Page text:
The Rock Hill City Council approved and enacted an implementation schedule to levy impact fee rate increases over the next three years, despite the wishes of some who spoke out against the plan Monday night.
In a 5-1 vote, the council approved a package that would raise water/wastewater impact fee rates on new development in order to help fund improvements in the city’s water treatment systems.
Councilman Jim Reno was the lone dissenter, while fellow council member John Black was absent.
Some members of the public spoke out against the move, which they said would negatively impact low-income residents.
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There’s going to be huge demands placed on our water and wastewater systems. If Rock Hill, as a provider, doesn’t prepare ourselves for that, in as balanced a way as we can, it will be doing a huge disservice to developers and the community.
Rock Hill Mayor Doug Echols
“It will raise the cost of everybody’s house,” said Dale Dove, founder of the homeless services group Renew Our Community. “Builders would like to build smaller, better homes that cost less to operate.”
City officials say the rate hikes are needed to help expand the water treatment plant, add filters to improve service and keep up with demand. The plant, which services 36 million gallons of water per day, would be expanded to maintain 48 million gallons per day.
Developers have expressed concern at what they see as a dramatic fee increase. Currently, the combined water and wastewater impact fees for a structure with a 1-inch meter would total $2,218. Under the proposed rates, a similar structure would face a $7,950 fee.
The plan calls for no fee hikes in the first year, before implementing 50 percent of water and wastewater impact fee increases starting July 1, 2017 – and 100 percent of the hikes effective July 1, 2018. Council members approved a first reading of the schedule on Sept. 12.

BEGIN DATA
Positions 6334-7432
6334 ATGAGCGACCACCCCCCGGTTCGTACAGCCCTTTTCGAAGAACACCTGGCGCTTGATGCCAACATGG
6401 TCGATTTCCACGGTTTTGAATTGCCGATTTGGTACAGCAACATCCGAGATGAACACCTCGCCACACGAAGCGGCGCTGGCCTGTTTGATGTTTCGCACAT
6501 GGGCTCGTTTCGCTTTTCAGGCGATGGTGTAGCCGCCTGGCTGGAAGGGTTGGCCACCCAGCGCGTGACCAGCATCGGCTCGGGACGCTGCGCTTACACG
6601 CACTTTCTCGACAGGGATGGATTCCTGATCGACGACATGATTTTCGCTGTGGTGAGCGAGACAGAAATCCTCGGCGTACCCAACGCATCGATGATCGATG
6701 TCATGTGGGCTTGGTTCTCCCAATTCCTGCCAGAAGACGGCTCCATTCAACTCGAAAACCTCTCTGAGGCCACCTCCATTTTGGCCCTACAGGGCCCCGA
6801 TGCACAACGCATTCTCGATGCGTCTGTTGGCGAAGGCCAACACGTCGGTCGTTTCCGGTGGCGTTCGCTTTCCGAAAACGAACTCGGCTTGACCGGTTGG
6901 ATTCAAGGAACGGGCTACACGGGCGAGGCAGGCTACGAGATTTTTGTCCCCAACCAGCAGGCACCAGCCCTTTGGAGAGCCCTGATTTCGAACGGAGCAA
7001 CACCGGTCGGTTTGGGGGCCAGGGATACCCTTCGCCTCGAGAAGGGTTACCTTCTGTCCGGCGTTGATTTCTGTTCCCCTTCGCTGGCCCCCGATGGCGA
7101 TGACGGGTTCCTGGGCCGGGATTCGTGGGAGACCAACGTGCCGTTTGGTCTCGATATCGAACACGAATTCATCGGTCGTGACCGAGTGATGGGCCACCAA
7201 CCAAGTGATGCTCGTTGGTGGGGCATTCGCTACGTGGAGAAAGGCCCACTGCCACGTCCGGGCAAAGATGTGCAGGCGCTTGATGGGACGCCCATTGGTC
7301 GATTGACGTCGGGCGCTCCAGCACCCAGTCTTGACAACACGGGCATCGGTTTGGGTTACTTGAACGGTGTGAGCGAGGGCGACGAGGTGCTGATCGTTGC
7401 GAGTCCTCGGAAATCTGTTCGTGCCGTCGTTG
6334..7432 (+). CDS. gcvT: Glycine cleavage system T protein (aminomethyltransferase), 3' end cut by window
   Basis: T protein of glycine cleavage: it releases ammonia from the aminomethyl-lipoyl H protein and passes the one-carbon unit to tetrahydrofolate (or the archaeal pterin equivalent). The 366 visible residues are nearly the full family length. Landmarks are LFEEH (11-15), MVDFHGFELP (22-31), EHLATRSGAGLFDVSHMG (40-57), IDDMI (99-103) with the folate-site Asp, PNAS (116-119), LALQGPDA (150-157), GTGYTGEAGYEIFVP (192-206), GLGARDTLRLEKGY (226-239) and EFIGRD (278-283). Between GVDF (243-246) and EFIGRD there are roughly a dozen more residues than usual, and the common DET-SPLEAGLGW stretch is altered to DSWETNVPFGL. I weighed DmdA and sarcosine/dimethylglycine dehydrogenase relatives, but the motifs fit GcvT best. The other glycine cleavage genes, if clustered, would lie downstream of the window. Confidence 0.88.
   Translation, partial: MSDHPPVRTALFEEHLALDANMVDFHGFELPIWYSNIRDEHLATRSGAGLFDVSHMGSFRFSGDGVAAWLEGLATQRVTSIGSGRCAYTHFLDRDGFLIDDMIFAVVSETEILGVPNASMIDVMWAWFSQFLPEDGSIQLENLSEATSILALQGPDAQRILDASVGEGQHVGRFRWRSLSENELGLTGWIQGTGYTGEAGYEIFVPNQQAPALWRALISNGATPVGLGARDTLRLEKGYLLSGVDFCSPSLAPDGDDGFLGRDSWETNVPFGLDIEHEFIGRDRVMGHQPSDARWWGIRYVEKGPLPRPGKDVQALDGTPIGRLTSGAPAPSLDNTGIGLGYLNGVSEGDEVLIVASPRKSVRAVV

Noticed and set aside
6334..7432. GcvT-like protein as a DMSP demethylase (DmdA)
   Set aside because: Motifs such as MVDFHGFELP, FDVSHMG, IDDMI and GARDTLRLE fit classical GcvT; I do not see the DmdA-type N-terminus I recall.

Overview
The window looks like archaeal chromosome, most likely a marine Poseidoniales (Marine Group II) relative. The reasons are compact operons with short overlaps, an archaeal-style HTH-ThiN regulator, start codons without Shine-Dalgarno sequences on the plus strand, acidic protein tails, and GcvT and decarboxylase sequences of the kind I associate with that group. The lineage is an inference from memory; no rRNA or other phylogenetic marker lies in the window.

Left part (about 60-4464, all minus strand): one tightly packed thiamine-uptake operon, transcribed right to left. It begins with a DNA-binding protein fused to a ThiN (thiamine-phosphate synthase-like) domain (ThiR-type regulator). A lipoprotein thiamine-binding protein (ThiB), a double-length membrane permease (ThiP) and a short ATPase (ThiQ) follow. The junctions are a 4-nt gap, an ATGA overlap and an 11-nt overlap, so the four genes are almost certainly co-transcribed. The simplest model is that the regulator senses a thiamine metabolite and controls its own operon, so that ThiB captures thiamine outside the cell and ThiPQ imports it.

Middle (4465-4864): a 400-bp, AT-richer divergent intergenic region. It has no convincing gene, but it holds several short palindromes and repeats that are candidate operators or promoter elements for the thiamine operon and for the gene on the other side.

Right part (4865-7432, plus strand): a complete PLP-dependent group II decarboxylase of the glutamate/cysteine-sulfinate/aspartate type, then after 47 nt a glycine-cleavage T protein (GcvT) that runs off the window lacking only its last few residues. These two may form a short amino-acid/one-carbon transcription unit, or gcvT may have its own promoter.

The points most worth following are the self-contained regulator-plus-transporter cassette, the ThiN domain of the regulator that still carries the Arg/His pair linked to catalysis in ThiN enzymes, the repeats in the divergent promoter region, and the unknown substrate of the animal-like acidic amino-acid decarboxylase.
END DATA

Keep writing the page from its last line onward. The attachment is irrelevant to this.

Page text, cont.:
The city has collected $14.3 million in impact fees since 2003.
Impact fees, first enacted in 2003, have not increased. The city has collected $14.3 million in impact fees since 2003. The council decided to delay a final vote on the initial plan proposed in June that would have raised the impact fees in one fell swoop.
“There’s going to be huge demands placed on our water and wastewater systems,” said Mayor Doug Echols. “If Rock Hill, as a provider, doesn’t prepare ourselves for that, in as balanced a way as we can, it will be doing a huge disservice to developers and the community.”
Opponents believe the hikes would both discourage developers to build in the city and lower the chance of affordable housing in Rock Hill.
Is that the measure of success? Sucking just a little less money out of the private sector than other cities?
Wes Climer, a Republican running unopposed in November for the S.C. Senate District 15 seat
Jacques Days, a pastor and president of the Rock Hill NAACP, said his organization had voted to voice its “displeasure” with the impact fees. He said they would be passed on to the new homeowners.
Wes Climer, a Republican running unopposed in November for the S.C. Senate District 15 seat formerly held by Wes Hayes, said the hikes would have an “inflationary effect across the board.”
Echols argued that he believed it was fair to levy the rate increases on developers who create the increased demand. Council member Kevin Sutton agreed, saying it would be a disservice to longtime residents to see raised rates.
Developers have said they recognize the need for the city to raise money for the improvements. But they say the impact fee rate hike on new development was too hard to swallow.
Rock Hill provides water to about 100,000 customers, including around 30,000 in Fort Mill, Tega Cay, the Catawba Indian Nation and other small private water suppliers.
Using the baseline 1-inch meter, developers would pay the existing one-time combined fee of $10,492 on new development until next July before paying $15,339 in fiscal year 2018 and $20,174 by fiscal year 2019. The full increase by mid-2018 would put Rock Hill closer to the median, when compared to areas such as Greenville County ($17,523), Tega Cay ($19,040) and Charlotte ($28,726).
Climer said he wasn’t convinced that the hikes would allow Rock Hill to remain an attractive option for business.
“Is that the measure of success?” Climer asked the council. “Sucking just a little less money out of the private sector than other cities?”
Without the proposed impact fee increases, the city would have had to pay for upgrades out of money earmarked for other projects, according to city officials.
What does this mean for me?
Are you a developer? The water/wastewater impact fee rates you pay on new development will stay the same until July 1, 2017. Then, there will be a 50 percent increase in those hikes. The full hike will be effective July 1, 2018.